Sunday, March 7, 2010

Calibrating a MacBook battery

Li-ion batteries aren't exotic power sources these days: possibly, indeed, they're the most common type of battery used in consumer electronics. a Li-ion batteyr is powering your laptop (and a number of other devices) right now.

Li-ion batteries have considerably less memory effect than their predecessors and probably that's the reason why many of us don't worry that much about properly maintaining their batteries. In fact, Li-ion batteries performance degradation can be so slow that it is imperceptible for the user on a day-by-day basis, although this continuous process will typically reduce a Li-ion battery capacity by an approximate 20% per year. An consequence of this effect is a lack of accuracy on the battery charge meter some batteries provide, such as those that equip Apple notebooks.


Taking care of your battery

Ironically, Li-ion batteries do not require so big an effort to be used properly so that they can deliver their best performance to you. To say it plain: don't let electrons stagnate inside your battery and let them flow, instead. In fact, prolonged high charge periods reduce your battery life. High temperatures damage it as well. Therefore you should not be running your devices with the charger constantly plugged in, although it's a common practice for laptop users.

Ideally, you should let your battery discharge for time to time: that's why many laptop producers publish guidelines about battery usage patterns and calibration procedures. As stated, Li-ion batteries are subject to a process of reduction of their full charge capacity and, because of this process, your battery charge meter might start to lose accuracy: for example, it might display less than 100% when the battery if fully charged.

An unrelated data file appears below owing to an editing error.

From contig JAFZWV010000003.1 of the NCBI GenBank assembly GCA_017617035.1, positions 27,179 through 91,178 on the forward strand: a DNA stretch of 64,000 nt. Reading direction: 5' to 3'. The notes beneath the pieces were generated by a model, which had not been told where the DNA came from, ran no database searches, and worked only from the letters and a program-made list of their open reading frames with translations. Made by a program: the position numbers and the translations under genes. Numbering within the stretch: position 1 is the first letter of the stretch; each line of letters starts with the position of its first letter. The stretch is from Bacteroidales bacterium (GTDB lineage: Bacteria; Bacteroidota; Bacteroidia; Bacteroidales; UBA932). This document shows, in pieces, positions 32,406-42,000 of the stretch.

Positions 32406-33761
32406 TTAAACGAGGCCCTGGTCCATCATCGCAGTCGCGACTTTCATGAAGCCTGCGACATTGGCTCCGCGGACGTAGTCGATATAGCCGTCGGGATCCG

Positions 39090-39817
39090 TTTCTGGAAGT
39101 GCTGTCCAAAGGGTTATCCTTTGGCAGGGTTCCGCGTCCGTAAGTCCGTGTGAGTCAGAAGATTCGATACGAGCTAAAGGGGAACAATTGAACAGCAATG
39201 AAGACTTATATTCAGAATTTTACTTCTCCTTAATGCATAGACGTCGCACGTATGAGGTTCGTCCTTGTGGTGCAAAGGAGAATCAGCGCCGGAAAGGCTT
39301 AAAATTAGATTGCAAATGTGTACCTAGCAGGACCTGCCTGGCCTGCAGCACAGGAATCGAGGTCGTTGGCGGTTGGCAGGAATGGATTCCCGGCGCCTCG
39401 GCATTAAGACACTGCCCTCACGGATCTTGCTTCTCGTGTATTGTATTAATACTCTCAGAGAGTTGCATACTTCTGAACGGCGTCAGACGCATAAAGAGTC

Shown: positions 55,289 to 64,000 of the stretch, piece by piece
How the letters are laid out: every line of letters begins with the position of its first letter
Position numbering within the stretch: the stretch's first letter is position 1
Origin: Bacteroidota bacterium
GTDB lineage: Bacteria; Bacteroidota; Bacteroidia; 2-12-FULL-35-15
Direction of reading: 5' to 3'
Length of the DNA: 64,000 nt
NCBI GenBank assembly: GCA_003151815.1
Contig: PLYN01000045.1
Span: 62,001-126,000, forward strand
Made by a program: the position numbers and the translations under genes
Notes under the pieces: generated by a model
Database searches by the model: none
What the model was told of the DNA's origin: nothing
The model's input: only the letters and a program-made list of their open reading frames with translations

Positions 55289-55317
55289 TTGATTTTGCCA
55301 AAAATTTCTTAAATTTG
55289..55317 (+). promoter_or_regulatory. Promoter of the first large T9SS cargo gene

To reduce your battery wear and tear and to improve the accuracy of your battery charge meter, you should follow the instructions of your equipment to periodically calibrate the batteries of your appliances. In the case of a MacBook, as well as for most of its laptops, Apple has published calibrations instructions.

Calibrating your MacBook battery

These are the steps outlined by Apple to calibrate a MacBook Li-ion battery:
  • Plug in the power adapter and fully charge your PowerBook's battery until the light ring or LED on the power adapter plug changes to green and the onscreen meter in the menu bar indicates that the battery is fully charged.
  • Allow the battery to rest in the fully charged state for at least two hours. You may use your computer during this time as long as the adapter is plugged in.
  • Disconnect the power adapter while the computer still on and start running the computer off battery power. You may use your computer during this time. When your battery gets low, the low battery warning dialog appears on the screen.
  • At this point, save your work. Continue to use your computer; when the battery gets very low, the computer will automatically go to sleep.
  • Turn off the computer or allow it to sleep for five hours or more.
  • Connect the power adapter and leave it connected until the battery is fully charged again.

That's it. Remember to calibrate your battery from time to time depending on your usage pattern. If you use your laptop plugged in most of the time, calibrate it at least once a month.

What happens when my laptop "automatically goes to sleep"?

This may sound scaring to some of us but there's nothing to worry about. Almost every Apple laptop nowadays implement a "safe sleep" mode which if functionally very similar to Windows hibernation of Solaris' suspend and resume. Your work won't be lost because your machine state has been persisted to disk when your computer went into sleep mode. Even if your battery depletes completely (even if you replace it!), you won't lose any data and your laptop, when woken up, will restore its state from disk.


1 comment:

summerlyra said...

Thanks for tips' I will surely follow it. Keep posting!